I am about to head out on a two day cycle adventure, the first since the crash in Wyoming. The starting point is Dunblane, which I'll reach by train, and then toward Callander. In times gone by the train could have taken me all the way to Callander, but no more. Now I'll follow where once there were railroad tracks, which has left a legacy of wide, safe cycle paths.
In the US there has been a long programme of turning their redundant tracks into cycle trails, something they call "rails to trails". I loved the actual trains in the States, and marveled at the time, not that long ago, when they linked the two sides of the country by two parallel steel tracks, designed by English expatriates. It was because of them that the distance between the two rails is exactly 4 feet 8.5 inches, simply because that was the width of English rails.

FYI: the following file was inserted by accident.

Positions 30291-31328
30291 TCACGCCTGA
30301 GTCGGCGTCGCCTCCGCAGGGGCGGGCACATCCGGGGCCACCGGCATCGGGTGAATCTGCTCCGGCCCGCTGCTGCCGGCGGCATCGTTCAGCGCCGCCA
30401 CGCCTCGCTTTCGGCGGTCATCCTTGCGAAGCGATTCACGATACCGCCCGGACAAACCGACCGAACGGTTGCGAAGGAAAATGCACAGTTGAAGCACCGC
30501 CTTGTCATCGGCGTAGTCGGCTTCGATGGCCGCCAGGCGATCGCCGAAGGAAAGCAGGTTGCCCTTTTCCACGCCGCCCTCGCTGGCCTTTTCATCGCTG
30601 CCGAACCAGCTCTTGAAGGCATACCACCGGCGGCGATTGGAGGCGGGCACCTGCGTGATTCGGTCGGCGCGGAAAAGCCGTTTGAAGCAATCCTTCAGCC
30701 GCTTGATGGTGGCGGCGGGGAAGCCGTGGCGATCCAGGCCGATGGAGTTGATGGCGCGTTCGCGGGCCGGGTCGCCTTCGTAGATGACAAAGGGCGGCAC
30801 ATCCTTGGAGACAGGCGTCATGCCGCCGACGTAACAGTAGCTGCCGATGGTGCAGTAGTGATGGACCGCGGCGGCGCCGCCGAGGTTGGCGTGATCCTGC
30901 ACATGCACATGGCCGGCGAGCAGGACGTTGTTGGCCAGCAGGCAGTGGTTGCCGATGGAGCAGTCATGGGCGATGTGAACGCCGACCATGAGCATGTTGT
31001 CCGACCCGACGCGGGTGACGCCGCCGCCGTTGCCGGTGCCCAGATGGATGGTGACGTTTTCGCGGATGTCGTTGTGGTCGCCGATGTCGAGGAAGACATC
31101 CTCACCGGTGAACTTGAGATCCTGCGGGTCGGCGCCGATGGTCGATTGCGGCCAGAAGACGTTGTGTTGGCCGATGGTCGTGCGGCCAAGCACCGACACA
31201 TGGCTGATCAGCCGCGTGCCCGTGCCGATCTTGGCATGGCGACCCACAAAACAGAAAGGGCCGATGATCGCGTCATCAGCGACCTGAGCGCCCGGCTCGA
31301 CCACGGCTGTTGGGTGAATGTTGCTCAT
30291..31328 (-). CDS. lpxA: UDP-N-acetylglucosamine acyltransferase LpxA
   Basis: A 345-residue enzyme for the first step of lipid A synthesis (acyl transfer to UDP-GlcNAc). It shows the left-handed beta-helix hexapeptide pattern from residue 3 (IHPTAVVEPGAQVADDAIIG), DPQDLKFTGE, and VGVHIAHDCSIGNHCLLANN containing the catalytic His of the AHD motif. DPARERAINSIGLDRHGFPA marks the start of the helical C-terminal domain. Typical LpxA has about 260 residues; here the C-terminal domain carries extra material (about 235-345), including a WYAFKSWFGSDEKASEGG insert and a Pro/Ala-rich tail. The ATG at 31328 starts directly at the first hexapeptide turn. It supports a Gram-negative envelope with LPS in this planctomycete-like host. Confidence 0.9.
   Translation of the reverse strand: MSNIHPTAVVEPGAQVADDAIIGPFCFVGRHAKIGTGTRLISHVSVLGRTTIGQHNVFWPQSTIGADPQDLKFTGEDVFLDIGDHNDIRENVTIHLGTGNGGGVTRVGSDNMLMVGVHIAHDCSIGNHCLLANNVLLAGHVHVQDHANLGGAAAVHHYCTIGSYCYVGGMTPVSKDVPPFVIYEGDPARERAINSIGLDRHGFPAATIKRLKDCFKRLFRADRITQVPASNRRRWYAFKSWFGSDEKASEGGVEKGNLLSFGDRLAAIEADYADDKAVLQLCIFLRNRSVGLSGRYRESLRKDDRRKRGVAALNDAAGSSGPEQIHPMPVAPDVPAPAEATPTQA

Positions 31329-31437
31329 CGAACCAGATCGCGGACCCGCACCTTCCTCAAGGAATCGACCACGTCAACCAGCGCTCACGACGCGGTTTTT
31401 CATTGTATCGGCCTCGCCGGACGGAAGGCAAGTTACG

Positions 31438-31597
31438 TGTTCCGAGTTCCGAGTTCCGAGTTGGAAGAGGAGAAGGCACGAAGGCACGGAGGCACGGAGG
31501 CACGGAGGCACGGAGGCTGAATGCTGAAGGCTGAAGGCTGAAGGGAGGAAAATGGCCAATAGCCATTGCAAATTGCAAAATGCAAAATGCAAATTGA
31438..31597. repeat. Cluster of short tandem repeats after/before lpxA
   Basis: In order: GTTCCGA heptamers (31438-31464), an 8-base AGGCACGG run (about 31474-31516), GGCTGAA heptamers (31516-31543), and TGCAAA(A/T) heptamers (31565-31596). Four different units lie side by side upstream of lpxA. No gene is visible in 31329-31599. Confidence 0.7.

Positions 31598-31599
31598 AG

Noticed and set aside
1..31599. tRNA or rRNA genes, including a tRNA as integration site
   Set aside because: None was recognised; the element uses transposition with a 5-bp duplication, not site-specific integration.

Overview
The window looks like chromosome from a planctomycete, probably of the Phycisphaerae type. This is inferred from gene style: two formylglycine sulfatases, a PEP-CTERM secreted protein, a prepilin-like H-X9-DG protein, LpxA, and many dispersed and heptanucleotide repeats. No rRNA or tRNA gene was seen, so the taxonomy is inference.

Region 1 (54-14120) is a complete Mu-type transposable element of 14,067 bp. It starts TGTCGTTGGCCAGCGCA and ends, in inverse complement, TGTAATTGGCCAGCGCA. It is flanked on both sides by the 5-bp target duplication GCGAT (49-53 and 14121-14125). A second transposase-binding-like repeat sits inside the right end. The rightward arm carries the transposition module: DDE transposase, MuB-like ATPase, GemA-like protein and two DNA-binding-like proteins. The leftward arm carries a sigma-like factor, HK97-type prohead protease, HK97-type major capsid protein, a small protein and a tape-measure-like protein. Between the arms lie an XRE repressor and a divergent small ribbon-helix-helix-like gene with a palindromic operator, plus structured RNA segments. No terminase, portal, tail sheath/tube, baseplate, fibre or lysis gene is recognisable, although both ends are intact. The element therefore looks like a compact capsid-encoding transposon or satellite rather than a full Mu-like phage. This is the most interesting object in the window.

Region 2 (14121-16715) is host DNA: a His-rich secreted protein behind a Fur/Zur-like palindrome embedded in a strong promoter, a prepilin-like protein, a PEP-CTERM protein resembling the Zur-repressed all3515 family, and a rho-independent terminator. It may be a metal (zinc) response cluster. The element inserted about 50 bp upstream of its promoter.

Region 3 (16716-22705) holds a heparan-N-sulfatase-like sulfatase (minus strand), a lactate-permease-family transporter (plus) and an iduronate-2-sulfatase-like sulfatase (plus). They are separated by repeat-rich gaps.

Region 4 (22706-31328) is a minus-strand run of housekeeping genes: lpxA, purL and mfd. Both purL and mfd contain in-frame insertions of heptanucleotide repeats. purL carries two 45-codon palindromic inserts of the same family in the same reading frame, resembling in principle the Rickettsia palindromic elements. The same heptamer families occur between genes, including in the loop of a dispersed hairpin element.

But why 4 feet 8.5 inches?
Well, before the railways we had tramways, and that was the distance of those rails, which utilised current tools and technology of the time that had been used to make wagons, and that dictated the wheel spacing, otherwise they would have had to retool completely.
Those old wagons had to navigate long used pathways, what you might loosely call roads, severely rutted, and it was easier, and cost effective, to design a wagon with a wheel spacing that could straddle these ruts and so not destroy your expensive mode of transport, rather than redo all the roads. Because these rutted roads where everywhere, all across Europe, and had been made a long time ago.
A very long time ago.
By Roman chariots. And the standard wheel spacing of a Roman chariot?
Well, they were made to accommodate the rears of two horses pulling the chariot.
So, isn't that amazing?! The railroad tracks in the USA are set at the width according to the design of a Roman chariot.
This weekend I'll be on one single wheel width of course, but after a long gap since riding a bike, I hope my backside doesn't look like the width of two horses from behind.